The introduction reviews briefly the history of tobacco in the West and engages with the historiography on tobacco generally and in various national settings, most notably the US and UK. It addresses the psychological, economic, social and cultural roles played by tobacco in history and introduces some of the main areas to be covered in the book: smoking and gender, smoking and poverty/wealth, smoking in literature and film. It traces a trajectory of smoking common to multiple national contexts from an elite male activity to a mass behavior that crosses the gender divide to an activity eventually rejected by the elite but maintaining its hold on lower-income segments and continuing to exercise a fascination for youth.
Chapter 1 traces the establishment of the Italian Monopolio dello Stato that produced, distributed and sold tobacco products in Italy following Italian unification (1870) and through to the first World War. It devotes a section to Italy's best known literary smoker, namely Zeno Cosini in Italo Svevo's novel The Conscience of Zeno and traces changing tastes as Italians began to switch from cigars to cigarettes. It includes consideration of health claims made regarding smoking in the period and also the significant role that cigarette smoking played in the life of the soldiers of the Great War. Finally it reviews the presence and meaning of depictions of smoking in the popular press, other authors (D'Annunzio, Pirandello, Serao et al.) and in silent cinema.
Chapter 2 explores Fascist management of the Italian tobacco industry including the introduction of new brands and tobacco production in the colonies. Fascist attitudes about smoking are compared with those of Hitler and Germany. The chapter looks at how smoking in interwar cinema and literature serves multiple purposes: signaling romantic passion, moderating moments of tensions, and marking class and gender roles. Film directors discussed include Mario Camerini and Alessandro Blasetti while significant literary figures include Alberto Moravia and Liala.
This chapter examines attitudes about women smoking from the 1860s to 1940s as revealed in depictions of female smokers in the fine arts, in magazines, and in etiquette manuals and other publications that discuss female behavior. The Fascist period saw particular concern expressed about so-called "crisis women" who were inevitably smokers. Fascist-era cinema reveals indeed an association of smoking and loose women, but also at times depicts smoking as modern and empowering.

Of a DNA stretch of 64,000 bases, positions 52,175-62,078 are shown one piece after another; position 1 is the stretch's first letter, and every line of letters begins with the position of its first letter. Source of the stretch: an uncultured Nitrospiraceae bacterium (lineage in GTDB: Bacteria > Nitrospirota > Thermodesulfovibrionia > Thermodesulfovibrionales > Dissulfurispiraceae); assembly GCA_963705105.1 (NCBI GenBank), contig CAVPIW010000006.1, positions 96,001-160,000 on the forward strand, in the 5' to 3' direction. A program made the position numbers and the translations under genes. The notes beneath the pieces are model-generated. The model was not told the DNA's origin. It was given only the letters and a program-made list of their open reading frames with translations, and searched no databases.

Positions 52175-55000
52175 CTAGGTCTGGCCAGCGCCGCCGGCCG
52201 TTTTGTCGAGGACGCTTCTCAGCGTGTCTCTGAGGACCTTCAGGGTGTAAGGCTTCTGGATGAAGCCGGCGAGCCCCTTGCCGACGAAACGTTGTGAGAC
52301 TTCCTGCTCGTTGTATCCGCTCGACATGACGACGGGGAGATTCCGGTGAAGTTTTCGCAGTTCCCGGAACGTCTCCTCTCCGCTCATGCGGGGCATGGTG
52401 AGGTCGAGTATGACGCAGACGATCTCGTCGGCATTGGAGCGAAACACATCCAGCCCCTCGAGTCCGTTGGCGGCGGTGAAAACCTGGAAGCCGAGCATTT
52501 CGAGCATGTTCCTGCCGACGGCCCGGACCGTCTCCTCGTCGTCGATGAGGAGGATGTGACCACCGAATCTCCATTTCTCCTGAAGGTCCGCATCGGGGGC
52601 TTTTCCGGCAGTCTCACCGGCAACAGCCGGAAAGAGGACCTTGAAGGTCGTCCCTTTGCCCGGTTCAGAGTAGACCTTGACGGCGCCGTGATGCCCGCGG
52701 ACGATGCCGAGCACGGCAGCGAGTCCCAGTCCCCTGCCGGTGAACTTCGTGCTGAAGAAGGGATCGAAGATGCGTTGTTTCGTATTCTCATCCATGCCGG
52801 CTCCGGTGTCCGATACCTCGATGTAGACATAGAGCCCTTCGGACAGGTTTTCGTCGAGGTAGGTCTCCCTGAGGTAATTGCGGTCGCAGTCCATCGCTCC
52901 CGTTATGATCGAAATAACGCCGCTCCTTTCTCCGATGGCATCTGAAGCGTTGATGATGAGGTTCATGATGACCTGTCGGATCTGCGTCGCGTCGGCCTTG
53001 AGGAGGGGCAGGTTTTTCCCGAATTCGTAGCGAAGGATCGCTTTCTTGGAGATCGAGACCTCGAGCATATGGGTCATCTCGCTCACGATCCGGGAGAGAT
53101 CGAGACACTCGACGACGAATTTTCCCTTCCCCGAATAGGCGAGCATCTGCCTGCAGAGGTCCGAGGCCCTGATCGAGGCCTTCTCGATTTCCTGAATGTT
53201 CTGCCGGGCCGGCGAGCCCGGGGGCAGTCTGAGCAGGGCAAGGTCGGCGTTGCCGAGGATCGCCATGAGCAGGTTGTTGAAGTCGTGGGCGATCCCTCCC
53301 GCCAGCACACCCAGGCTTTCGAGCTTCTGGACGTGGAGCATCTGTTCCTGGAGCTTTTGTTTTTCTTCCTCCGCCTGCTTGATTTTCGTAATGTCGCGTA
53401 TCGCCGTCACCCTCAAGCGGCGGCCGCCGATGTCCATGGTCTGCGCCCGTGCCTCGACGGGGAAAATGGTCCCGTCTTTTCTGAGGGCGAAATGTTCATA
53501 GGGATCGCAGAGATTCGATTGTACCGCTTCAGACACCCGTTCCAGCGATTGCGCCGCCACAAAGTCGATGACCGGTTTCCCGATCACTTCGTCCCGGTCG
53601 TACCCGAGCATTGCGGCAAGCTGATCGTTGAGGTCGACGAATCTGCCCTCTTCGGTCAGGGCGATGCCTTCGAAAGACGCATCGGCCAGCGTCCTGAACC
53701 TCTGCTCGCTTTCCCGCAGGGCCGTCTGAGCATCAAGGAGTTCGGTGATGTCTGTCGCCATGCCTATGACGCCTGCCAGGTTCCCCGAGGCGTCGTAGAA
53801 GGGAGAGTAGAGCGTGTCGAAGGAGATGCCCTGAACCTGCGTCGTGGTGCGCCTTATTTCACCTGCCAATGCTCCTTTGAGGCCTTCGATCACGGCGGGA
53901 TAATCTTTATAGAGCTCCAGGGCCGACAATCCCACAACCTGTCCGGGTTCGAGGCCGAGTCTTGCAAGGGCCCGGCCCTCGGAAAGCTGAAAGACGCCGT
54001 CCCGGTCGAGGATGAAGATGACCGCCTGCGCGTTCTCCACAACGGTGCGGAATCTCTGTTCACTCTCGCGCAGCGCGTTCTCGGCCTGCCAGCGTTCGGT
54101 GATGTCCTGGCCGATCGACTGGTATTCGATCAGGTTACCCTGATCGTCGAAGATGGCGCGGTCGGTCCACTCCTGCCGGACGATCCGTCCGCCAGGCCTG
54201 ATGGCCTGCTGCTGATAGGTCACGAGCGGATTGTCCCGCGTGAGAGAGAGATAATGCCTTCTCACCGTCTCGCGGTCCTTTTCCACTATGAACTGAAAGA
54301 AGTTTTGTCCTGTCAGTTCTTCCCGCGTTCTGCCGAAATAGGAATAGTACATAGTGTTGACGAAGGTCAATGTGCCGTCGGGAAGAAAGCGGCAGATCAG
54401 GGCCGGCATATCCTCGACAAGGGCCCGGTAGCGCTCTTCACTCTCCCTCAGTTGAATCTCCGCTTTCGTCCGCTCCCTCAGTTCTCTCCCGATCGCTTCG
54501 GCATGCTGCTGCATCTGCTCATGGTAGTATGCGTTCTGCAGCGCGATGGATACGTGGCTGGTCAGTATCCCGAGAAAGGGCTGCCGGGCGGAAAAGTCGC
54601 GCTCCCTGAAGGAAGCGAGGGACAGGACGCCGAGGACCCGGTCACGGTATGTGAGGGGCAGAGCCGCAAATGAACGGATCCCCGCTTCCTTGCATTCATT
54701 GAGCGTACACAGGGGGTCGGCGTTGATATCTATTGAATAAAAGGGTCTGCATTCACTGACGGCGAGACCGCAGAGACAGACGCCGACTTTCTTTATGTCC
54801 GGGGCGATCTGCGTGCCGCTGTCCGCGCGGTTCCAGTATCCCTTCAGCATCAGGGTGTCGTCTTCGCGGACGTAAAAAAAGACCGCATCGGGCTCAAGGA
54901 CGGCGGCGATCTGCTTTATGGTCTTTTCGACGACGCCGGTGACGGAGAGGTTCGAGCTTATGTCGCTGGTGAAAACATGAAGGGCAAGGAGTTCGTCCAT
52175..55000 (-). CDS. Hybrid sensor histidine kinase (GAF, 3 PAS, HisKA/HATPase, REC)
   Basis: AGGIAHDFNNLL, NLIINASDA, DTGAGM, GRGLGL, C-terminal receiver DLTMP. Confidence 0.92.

This chapter tracks increased cigarette production and consumption after the war in the context of Christian Democratic administrations and rapid economic growth. Smoking figures in important anthropological work on Naples from the period, while cinematic and literary examples of the link between poverty/wealth and smoking are taken from Pasolini, Germi, Fellini and others.
This chapter opens with consideration of the way that (self-reported) male and female smoking prevalence changed over time. It looks at the postwar Italian fascination with all things American, including cigarettes. Female smoking increased dramatically in the postwar decades, and the chapter looks at that development and the relevant changing attitudes expressed by the smokers themselves, other observers, and in contemporary films. It concludes with a section on smoking and sex in postwar Italian literature and film (including for example, Visconti's Ossessione and Bassani's The Garden of the Finzi-Contini ).
This chapter traces the debate in Italy over the health risks of smoking from the 1950s to the 1970s. In particular it looks at the introduction of filtered cigarettes as a strategy to reduce the alarm about smoking and lung cancer and discusses the introduction of laws banning tobacco advertising and imposing some restrictions on where smoking was permitted. It concludes with a discussion of Italian attitudes about risk in this period and the role they might have played in the tendency to ignore the health risks of smoking.
This chapter reviews the 1970s smoking landscape in Italy and in particular the increase in female smoking. It explores the intersection between smoking and important political/social movements of the era, namely the New Left and feminism. Finally it looks at the international literature on female smoking and considers what motivated so many women to take up the habit.
The main focus of this chapter is the growing antismoking movement in Italy that included a plethora of local regulations and eventually a national ban on smoking in public places (in 2005). It also looks at the misinformation campaigns of the tobacco industry and the marketing of low tar and nicotine cigarettes. It concludes with a look at youth and smoking (and again industry maneuvering to maintain market share among this crucial demographic).
The first half of this chapter traces the history of cigarette smuggling in Italy and the efforts of the authorities to combat that trade. The second half explores the process leading to the sale and privatization of the Italian State Tobacco Monopoly (completed in 2004). It also looks at tobacco litigation in Italy.